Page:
- Global virtual network peering: Virtual network peering connectivity across Azure regions doesn't work for SQL Managed Instances placed in subnets created before 9/22/2020.
- AzurePlatformDNS: Using the AzurePlatformDNS service tag to block platform DNS resolution would render SQL Managed Instance unavailable. Although SQL Managed Instance supports customer-defined DNS for DNS resolution inside the engine, there is a dependency on platform DNS for platform operations.
- NAT gateway: Using Azure Virtual Network NAT to control outbound connectivity with a specific public IP address would render SQL Managed Instance unavailable. The SQL Managed Instance service is currently limited to use of basic load balancer that doesn't provide coexistence of inbound and outbound flows with Virtual Network NAT.
- IPv6 for Azure Virtual Network: Deploying SQL Managed Instance to dual stack IPv4/IPv6 virtual networks is expected to fail. Associating network security group (NSG) or route table (UDR) containing IPv6 address prefixes to SQL Managed Instance subnet, or adding IPv6 address prefixes to NSG or UDR that is already associated with Managed instance subnet, would render SQL Managed Instance unavailable. SQL Managed Instance deployments to a subnet with NSG and UDR that already have IPv6 prefixes are expected to fail.
- Azure DNS private zones with a name reserved for Microsoft services: Following is the list of reserved names: windows.net, database.windows.net, core.windows.net, blob.core.windows.net, table.core.windows.net, management.core.windows.net, monitoring.core.windows.net, queue.core.windows.net, graph.windows.net, login.microsoftonline.com, login.windows.net, servicebus.windows.net, vault.azure.net. Deploying SQL Managed Instance to a virtual network with associated Azure DNS private zone with a name reserved for Microsoft services would fail. Associating Azure DNS private zone with a reserved name to a virtual network containing an instance would render SQL Managed Instance unavailable. Please follow Azure Private Endpoint DNS configuration for the proper Private Link configuration.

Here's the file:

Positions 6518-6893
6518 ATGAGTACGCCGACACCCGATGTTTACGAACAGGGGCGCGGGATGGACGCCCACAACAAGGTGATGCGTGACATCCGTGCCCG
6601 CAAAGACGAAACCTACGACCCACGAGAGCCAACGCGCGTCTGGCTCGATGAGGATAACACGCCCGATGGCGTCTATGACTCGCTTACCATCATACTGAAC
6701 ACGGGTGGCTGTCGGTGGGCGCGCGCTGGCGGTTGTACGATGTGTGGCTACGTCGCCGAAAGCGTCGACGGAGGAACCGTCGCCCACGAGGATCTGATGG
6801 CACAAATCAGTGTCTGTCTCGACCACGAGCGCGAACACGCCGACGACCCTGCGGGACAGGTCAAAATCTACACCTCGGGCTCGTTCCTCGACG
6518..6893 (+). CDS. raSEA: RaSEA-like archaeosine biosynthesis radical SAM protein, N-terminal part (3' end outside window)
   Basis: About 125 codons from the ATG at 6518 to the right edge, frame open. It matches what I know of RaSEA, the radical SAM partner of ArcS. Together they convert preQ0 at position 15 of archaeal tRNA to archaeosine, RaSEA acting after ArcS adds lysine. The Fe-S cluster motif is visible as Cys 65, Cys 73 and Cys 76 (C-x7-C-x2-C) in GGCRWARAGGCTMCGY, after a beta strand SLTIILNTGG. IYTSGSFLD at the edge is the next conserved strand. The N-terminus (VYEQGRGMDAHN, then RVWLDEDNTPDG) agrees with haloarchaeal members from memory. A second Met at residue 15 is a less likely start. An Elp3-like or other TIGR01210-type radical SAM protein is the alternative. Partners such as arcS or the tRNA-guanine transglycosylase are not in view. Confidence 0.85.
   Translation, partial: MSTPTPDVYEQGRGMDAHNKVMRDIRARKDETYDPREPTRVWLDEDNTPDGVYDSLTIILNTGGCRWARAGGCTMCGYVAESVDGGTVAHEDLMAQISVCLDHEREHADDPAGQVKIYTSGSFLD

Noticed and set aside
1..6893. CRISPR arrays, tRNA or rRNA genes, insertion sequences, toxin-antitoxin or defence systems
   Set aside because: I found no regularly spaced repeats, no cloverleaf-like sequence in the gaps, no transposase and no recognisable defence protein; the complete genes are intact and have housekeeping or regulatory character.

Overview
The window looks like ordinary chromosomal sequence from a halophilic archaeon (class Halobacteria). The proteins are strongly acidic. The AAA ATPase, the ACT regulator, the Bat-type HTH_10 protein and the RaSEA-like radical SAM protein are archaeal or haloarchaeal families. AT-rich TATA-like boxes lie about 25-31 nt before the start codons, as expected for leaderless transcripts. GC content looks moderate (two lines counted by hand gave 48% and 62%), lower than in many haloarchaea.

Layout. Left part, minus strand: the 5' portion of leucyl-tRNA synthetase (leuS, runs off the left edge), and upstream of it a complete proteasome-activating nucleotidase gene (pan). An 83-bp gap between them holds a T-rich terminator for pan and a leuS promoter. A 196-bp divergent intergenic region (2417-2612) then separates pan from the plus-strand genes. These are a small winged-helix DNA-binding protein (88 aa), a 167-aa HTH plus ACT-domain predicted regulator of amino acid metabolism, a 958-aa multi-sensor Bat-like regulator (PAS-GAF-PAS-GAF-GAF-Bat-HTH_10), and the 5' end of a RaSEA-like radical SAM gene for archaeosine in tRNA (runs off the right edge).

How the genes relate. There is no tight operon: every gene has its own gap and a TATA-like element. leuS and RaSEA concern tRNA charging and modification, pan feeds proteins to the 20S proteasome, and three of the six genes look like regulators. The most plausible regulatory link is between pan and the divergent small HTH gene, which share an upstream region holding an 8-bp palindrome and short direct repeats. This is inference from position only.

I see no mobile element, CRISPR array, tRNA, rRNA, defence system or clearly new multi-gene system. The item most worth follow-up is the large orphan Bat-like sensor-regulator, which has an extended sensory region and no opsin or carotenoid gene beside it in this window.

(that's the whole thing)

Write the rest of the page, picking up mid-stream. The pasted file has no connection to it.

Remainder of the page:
- For an overview, see What is Azure SQL Managed Instance?.
- Learn how to set up a new Azure virtual network or an existing Azure virtual network where you can deploy SQL Managed Instance.
- Calculate the size of the subnet where you want to deploy SQL Managed Instance.
- Learn how to create a managed instance:
- From the Azure portal.
- By using PowerShell.
- By using an Azure Resource Manager template.
- By using an Azure Resource Manager template (using JumpBox, with SSMS included).